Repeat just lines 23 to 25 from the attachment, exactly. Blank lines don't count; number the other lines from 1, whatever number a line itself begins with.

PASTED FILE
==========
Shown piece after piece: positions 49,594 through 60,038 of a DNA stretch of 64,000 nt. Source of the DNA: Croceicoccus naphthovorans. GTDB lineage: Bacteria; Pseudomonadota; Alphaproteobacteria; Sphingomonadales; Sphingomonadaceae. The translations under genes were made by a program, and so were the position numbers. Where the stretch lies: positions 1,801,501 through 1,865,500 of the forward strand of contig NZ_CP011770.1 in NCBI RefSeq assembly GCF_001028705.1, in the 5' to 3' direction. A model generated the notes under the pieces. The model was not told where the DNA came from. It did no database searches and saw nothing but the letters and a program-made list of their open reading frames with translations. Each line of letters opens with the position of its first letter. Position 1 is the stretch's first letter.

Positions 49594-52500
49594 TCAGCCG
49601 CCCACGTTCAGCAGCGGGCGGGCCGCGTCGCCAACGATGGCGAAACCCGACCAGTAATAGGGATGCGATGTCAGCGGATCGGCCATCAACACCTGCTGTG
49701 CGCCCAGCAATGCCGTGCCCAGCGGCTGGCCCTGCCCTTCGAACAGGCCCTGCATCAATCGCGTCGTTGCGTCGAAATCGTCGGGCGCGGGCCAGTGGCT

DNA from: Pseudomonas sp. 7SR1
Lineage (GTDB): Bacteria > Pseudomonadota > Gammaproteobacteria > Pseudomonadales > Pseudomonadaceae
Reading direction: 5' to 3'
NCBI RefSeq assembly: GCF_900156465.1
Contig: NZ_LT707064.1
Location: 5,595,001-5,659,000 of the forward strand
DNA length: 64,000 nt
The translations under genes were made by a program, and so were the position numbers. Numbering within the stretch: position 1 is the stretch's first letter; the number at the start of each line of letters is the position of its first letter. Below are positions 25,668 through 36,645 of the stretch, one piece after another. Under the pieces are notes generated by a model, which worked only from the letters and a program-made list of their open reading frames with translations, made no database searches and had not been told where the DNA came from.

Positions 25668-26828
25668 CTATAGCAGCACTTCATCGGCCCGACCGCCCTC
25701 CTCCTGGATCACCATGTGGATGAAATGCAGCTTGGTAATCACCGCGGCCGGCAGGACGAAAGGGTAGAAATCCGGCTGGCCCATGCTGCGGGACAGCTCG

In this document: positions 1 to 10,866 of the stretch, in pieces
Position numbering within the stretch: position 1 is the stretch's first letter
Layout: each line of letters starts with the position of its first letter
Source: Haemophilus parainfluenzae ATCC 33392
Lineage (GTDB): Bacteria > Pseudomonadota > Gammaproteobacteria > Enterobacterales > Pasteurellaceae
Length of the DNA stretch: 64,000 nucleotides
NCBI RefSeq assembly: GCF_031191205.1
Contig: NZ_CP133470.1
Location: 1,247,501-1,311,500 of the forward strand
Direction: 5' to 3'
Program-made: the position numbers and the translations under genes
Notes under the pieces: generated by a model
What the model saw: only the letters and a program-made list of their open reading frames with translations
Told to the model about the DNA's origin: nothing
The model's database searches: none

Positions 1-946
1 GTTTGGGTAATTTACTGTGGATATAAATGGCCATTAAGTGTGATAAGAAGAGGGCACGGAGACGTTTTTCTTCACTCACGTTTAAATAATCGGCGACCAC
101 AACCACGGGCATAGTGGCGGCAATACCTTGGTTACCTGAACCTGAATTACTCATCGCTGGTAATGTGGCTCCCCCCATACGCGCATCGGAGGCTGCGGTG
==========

NCBI RefSeq assembly: GCF_031191205.1
Contig: NZ_CP133470.1
Location: 1,247,501-1,311,500 of the forward strand